What is the driving force in your life, that one ultimate goal that propels you? If you don’t know the answer to that question, it may be time to find out. To that end, there’s no better teacher than Emmy Award-winning designer and entrepreneur Chris Do. In his recently published book, Pocket Full of Do, he reflects on the philosophy and lessons that propelled his success.
Do has managed to do what most artists only dream about: make a profitable, long-lasting career out of doing what he loves. After serving as chief strategist and CEO of Blind—a successful brand strategy design consultancy—he founded The Futur, an online educational platform with one big, hairy, audacious goal.
“I want to teach a billion people how to make a living doing what they love,” Chris Do tells Brilliant Thoughts’ host and editor Tristan Ahumada in a recent interview. You read that correctly—a billion people. However, even if Do never achieves it, the goal will have served its purpose. That’s because to him, setting a larger-than-life goal isn’t about accomplishment—it’s about gaining momentum.
Understand when it’s time to break from tradition.
At a young age, Do discovered the tremendous joy of drawing. Despite his obvious affinity for art, he didn’t associate his creativity with a potential career path. As a first-generation immigrant from Vietnam, Do’s identity came with certain expectations, especially when it pertained to his career.
“This is kind of what you’re supposed to do: be a doctor, lawyer, scientist, engineer, that kind of thing,” explains Do. “It’s not until much later on in life that I realized there are many other things you can do that are more aligned with what you want to do in the world; the thing that you’re uniquely qualified to do versus a more traditional path.”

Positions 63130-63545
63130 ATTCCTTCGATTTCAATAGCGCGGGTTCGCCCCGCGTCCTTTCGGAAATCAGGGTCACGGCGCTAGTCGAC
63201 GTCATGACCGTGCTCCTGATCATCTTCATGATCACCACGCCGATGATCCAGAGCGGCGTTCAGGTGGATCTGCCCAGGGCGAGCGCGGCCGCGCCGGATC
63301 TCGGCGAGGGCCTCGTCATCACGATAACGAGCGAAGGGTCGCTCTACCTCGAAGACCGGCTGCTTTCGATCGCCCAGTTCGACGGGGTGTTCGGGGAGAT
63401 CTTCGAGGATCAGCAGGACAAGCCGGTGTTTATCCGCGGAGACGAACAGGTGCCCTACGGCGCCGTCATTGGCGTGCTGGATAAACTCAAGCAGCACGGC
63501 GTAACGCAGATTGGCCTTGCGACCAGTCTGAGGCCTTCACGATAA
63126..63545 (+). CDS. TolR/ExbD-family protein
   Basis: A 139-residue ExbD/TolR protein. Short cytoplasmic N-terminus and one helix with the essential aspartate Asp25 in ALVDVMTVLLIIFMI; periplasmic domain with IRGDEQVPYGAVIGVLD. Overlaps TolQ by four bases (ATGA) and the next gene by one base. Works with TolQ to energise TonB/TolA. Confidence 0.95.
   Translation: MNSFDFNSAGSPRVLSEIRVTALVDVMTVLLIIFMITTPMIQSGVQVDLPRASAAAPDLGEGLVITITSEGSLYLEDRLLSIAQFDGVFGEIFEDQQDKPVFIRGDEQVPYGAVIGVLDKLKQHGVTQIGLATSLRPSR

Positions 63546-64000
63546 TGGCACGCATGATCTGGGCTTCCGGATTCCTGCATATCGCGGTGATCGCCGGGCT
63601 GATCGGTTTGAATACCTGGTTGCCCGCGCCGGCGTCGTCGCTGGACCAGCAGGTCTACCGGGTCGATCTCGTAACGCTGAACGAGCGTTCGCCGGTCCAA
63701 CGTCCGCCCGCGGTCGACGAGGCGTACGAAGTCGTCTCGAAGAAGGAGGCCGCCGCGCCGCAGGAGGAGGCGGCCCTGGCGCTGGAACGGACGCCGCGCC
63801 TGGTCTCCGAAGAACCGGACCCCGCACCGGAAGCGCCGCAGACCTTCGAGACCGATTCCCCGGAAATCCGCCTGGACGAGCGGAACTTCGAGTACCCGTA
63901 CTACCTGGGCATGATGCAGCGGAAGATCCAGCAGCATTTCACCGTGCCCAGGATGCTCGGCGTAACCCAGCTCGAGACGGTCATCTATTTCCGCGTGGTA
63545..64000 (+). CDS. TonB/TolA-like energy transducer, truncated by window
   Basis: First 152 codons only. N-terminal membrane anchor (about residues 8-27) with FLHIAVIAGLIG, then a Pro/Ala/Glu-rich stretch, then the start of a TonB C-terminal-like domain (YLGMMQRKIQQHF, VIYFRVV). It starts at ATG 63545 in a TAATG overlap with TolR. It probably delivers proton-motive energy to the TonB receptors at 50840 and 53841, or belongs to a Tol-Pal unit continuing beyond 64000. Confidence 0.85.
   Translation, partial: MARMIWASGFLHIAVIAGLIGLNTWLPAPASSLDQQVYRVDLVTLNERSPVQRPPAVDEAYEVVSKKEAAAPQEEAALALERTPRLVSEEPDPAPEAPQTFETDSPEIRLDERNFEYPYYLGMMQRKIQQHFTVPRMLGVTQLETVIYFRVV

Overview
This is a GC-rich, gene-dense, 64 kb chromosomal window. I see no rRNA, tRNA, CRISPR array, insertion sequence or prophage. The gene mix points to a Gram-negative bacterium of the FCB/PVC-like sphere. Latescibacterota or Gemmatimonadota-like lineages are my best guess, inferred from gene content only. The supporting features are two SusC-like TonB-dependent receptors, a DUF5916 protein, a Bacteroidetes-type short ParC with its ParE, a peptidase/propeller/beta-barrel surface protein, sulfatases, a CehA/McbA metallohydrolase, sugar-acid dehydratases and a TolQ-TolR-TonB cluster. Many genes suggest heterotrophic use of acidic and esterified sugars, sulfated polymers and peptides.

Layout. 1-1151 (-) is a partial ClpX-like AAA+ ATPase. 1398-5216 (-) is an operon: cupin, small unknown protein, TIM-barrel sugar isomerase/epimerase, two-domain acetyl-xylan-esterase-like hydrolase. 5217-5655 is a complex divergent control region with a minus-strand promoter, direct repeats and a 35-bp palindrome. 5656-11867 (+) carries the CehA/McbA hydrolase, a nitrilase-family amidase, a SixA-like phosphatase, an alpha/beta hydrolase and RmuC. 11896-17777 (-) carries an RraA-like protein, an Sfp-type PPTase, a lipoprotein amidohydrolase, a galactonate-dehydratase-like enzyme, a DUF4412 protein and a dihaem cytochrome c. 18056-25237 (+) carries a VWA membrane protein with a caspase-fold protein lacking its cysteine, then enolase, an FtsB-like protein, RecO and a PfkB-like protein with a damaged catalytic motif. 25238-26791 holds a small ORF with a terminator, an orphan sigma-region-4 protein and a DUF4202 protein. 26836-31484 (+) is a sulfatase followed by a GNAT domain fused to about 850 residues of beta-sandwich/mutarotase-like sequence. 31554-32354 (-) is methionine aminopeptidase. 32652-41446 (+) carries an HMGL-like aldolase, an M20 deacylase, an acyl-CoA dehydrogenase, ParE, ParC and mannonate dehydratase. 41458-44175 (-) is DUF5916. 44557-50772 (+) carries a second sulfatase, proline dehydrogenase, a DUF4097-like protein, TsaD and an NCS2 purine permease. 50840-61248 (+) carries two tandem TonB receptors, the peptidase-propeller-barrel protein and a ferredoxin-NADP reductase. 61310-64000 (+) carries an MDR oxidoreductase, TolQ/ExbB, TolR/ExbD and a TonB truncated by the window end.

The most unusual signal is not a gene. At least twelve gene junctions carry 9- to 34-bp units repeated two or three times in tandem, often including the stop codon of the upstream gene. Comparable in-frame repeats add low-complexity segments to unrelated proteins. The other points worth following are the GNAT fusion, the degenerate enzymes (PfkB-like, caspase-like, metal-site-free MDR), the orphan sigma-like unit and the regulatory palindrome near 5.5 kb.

It wasn’t until his senior year of high school that his perspective began to change. He got the opportunity to work at a silkscreen shop, which he gladly accepted, and fell in love with the work. That was no shocker, though; the real surprise was when he learned that professional designers could make upwards of $100,000 per year. That knowledge shifted his life’s trajectory.
Don’t be afraid of stepping into the limelight.
With a successful artistry experience under his belt, Do decided to attend ArtCenter College of Design, where he received a design degree. His next move was to start his own design consulting agency, Blind, which produced commercials and music videos. In light of the company’s success, his friend suggested they start making YouTube content, to which Do reluctantly agreed.
“So, I’m a behind-the-camera talent, not an in-front-of-camera talent,” explains Do. “I direct, I produce, I tell people what to do, but I’m not the person in front of the camera.”
However, his friend didn’t give him a choice, and explained that the only way they were moving forward with YouTube content was with Do in front of the camera. Do went all-in, and couldn’t be happier with the result: After overcoming his camera-shy nature, he began running the Futur YouTube channel like a pro, sharing his secrets with nearly two million subscribers.
Say ‘yes’ to a big, hairy, audacious goal.
When you reflect on Do’s success, there are some obvious throughlines—the most significant of which may be his pattern of saying yes to new, daunting projects. From embracing the uncertainty of a self-curated career to refusing to let his introversion inhibit his online presence, Do’s courage may be the lifeblood of his accomplishments.
“I believe in setting really massive, big, hairy, audacious goals that you probably won’t be able to achieve in your lifetime,” he says. “Just make sure that the decisions you’re making, the actions that you’re taking, move toward that direction.”
To Do, part of pursuing a bigger-than-life goal is knowing when you’re thinking too small. To that end, he is constantly course-correcting. He evaluates every action by asking if it moves him closer or farther away from his goal of teaching a billion people how to do what they love. He says that more often than not, thinking too small only takes him further away.
Get good or get out.
A self-described competitive person, Do isn’t interested in doing anything half-heartedly. Recently, he’s taken his appetite for excellence to social media, diving headfirst into platforms that he admittedly doesn’t fully understand.
“I’m super analytical—I post things, I measure,” he tells Ahumada. “I try not to get too emotionally attached to anything. Like maybe this works, maybe it doesn’t… I’m just looking for data points, and I’ll just keep iterating on an idea.”